05.21.14

SJC Chairman Leahy Chairs FBI Oversight Hearing

WASHINGTON (Wednesday, May 21, 2014) – Senate Judiciary Committee Chairman Patrick Leahy (D-Vt.) is chairing an oversight hearing this morning of the Federal Bureau of Investigation.  Director James Comey is testifying before the panel for his first oversight hearing since he became the Bureau’s new director last year.  Testimony, member statements, and a webcast of the hearing are available online.

 

Statement Of Senator Patrick Leahy (D-Vt.),
Chairman, Senate Judiciary Committee
Hearing On Oversight Of The Federal Bureau Of Investigation
May 21, 2014

Today, the Judiciary Committee welcomes James Comey for his first appearance before this panel as Director of the Federal Bureau of Investigation.  Director Comey, I remember from your confirmation hearing last year that your wife told you she did not think you would be chosen for this position.  But here you are, eight months into the job.  We look forward to hearing about the challenges you have discovered at the Bureau.

One of the challenges I have long observed is the FBI’s need to balance its increased focus on counterterrorism while upholding its commitment to longstanding law enforcement functions. Director Comey, as you lead the Bureau into a new era, I urge you to make sure that investigations and prosecutions are targeted and fair, and that respect for civil rights and civil liberties is upheld.

A critical tool in successful and fair prosecutions is forensic evidence.  Despite what you see on reruns of “Law and Order,” DNA analysis is not widely available and its application often does not solve a crime in 60 minutes or less.  I support law enforcement efforts to make better use of this powerful evidence, and to that end I have long pushed two bipartisan bills, the Justice for All Reauthorization Act and the Criminal Justice and Forensic Science Reform Act.  These measures will help prosecutors identify and prosecute the guilty.  As a nation, we are safer when our justice system gets it right. 

While advanced technology presents the FBI with new opportunities to bring criminals to justice, it also can raise significant civil liberties challenges.  Drones, for example, offer new capabilities as a domestic investigative tool, but also present serious privacy concerns.  We must always fiercely guard the right of the American people to be free from unwarranted government intrusion.  Vermonters remind me every day of my responsibility to ensure that we protect our national security and our civil liberties. 

Director Comey is no stranger to this struggle.  It was before this very committee, in 2007, that you described a dramatic hospital bedside confrontation with senior White House officials who were trying to get an ailing Attorney General John Ashcroft to reauthorize an NSA surveillance program – a program that the Justice Department had concluded was illegal.  As Deputy Attorney General, you showed courage and independence by standing firm against this attempt to circumvent the rule of law.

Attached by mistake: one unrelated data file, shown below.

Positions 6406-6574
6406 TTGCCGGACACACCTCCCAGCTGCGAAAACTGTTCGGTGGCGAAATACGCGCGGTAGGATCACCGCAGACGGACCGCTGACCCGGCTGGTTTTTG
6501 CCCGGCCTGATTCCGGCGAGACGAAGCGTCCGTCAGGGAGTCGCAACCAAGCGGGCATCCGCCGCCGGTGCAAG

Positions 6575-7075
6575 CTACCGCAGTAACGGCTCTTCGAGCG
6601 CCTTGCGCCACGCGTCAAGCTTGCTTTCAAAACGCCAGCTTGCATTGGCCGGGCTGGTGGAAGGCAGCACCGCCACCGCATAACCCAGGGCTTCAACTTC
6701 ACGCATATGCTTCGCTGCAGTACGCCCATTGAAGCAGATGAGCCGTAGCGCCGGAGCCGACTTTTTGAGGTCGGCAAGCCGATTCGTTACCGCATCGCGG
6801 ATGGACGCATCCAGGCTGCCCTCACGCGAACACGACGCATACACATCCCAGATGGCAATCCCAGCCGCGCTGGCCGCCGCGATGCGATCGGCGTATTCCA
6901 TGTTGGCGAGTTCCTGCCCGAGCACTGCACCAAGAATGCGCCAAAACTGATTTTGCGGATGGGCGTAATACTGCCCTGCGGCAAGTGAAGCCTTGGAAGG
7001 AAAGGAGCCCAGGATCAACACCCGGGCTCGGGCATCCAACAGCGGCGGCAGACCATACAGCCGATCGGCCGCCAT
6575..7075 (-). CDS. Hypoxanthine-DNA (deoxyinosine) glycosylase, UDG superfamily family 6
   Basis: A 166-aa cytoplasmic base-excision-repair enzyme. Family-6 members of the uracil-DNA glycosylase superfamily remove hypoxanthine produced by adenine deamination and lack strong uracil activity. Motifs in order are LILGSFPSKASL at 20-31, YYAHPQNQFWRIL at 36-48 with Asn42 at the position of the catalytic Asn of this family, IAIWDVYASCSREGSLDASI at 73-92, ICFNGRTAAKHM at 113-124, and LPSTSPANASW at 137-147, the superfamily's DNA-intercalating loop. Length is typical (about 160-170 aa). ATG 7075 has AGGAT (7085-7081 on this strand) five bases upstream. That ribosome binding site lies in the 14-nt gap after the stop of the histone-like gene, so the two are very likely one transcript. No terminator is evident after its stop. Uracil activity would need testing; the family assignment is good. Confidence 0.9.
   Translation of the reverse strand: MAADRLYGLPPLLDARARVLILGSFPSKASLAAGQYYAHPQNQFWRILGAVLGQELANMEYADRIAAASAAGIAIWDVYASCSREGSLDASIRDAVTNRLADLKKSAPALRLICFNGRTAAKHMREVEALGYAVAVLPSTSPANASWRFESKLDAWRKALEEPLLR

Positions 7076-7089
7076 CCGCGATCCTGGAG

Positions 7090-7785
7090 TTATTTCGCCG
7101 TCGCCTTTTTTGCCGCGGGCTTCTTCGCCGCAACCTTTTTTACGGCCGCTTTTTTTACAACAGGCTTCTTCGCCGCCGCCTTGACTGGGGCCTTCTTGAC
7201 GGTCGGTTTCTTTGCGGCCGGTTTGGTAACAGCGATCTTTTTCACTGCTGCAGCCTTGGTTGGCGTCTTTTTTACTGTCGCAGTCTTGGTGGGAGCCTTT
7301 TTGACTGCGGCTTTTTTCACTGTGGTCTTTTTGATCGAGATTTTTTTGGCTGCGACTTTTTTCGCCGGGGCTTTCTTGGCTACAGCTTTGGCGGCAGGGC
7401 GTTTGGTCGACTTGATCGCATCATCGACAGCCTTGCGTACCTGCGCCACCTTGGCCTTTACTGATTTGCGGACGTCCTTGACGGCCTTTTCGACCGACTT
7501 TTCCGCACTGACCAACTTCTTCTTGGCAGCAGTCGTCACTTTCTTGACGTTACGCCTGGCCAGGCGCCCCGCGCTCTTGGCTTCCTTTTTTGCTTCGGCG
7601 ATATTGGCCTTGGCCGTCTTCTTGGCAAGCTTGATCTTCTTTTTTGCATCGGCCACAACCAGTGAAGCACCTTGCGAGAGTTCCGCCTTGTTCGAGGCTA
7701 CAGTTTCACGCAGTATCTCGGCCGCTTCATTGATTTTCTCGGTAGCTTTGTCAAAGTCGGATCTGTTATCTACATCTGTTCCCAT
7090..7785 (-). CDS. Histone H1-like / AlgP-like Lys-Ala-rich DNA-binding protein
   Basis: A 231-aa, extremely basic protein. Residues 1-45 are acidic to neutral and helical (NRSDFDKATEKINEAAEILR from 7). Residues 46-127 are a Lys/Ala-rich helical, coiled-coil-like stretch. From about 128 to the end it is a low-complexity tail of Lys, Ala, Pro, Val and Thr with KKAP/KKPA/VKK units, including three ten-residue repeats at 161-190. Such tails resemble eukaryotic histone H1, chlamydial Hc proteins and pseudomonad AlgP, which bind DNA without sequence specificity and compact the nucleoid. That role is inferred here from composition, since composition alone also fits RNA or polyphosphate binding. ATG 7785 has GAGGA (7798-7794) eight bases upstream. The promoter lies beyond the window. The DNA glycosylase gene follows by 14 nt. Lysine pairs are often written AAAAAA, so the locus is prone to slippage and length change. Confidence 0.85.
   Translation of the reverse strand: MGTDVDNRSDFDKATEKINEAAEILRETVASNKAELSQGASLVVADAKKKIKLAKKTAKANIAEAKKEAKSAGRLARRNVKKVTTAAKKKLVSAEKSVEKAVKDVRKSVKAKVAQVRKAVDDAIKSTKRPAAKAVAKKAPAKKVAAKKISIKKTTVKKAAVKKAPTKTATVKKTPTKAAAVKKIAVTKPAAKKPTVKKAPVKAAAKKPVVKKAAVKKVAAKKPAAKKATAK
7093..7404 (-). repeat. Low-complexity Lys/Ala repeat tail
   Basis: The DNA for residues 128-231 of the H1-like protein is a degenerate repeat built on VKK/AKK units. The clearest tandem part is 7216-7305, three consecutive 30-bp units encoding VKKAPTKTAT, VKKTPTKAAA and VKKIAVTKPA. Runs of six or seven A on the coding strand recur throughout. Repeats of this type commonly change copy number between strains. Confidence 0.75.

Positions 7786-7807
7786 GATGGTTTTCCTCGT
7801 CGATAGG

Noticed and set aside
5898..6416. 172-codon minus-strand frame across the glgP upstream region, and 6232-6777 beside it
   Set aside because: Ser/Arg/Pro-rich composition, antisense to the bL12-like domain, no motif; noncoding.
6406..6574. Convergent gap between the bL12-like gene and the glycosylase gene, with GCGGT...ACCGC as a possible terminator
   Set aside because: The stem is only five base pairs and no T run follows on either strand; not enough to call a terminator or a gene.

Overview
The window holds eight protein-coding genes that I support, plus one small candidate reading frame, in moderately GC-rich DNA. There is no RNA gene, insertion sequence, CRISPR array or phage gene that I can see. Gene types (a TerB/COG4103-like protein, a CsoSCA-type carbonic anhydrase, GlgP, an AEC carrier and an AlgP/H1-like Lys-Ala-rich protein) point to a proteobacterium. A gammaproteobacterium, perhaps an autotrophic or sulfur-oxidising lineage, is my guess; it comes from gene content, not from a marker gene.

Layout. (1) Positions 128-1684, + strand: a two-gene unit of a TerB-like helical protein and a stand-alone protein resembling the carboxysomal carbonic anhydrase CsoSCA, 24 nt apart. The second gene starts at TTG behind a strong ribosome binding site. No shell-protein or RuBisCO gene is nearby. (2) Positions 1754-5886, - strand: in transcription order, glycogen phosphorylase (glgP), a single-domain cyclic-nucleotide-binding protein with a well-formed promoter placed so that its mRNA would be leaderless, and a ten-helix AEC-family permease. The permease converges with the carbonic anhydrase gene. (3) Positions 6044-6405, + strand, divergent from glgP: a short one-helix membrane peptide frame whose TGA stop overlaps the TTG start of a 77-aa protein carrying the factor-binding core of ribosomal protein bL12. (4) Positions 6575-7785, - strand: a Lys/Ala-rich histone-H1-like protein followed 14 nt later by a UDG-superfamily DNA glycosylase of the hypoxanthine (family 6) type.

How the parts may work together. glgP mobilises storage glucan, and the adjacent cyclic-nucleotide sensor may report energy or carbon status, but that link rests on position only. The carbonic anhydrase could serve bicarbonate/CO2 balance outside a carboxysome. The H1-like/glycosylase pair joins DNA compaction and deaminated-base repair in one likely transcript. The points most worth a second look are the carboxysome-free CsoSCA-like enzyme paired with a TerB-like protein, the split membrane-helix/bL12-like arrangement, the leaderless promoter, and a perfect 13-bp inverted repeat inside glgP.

Right now, Congress is still dealing with the surveillance programs begun during the last administration, including a bulk collection program that acquires Americans’ phone records on an unprecedented scale.  I am glad the House is poised to act on a revised version of the USA FREEDOM Act.  However, I remain concerned that some important reforms were removed.  I hope that you will work with me as the Senate takes up this important issue. 

Another area where we must work together is cyber security.  I look forward to hearing more about the announcement earlier this week that the U.S. government has indicted five Chinese military hackers for computer hacking and economic espionage.  The FBI also has participated in a major international effort to arrest individuals involved in cyber-stalking software called Blackshades.  Cyber threats are among the most serious our nation faces, and place our critical infrastructure and privacy at risk. 

Although we face many threats from abroad, the FBI has a key role in preventing and punishing extremist violence here at home.  Federal hate crimes laws allow the Bureau to bring its considerable resources to cases like the anti-Semitic shooting last month outside a Jewish community center in Overland Park, Kansas.  In 2009, I was proud to offer the Matthew Shepard and James Byrd, Jr., Hate Crimes Prevention Act as an amendment to the defense authorization bill.  The FBI’s implementation of that law has involved collaboration with the Anti-Defamation League to train state and local law enforcement agencies to protect the civil rights of all Americans.

I look forward to learning more about those efforts and other priorities of the Bureau during today’s hearing.  I thank Director Comey for coming to the Committee for his first oversight hearing. And I thank the men and women of the FBI who work hard every day to keep us safe.    

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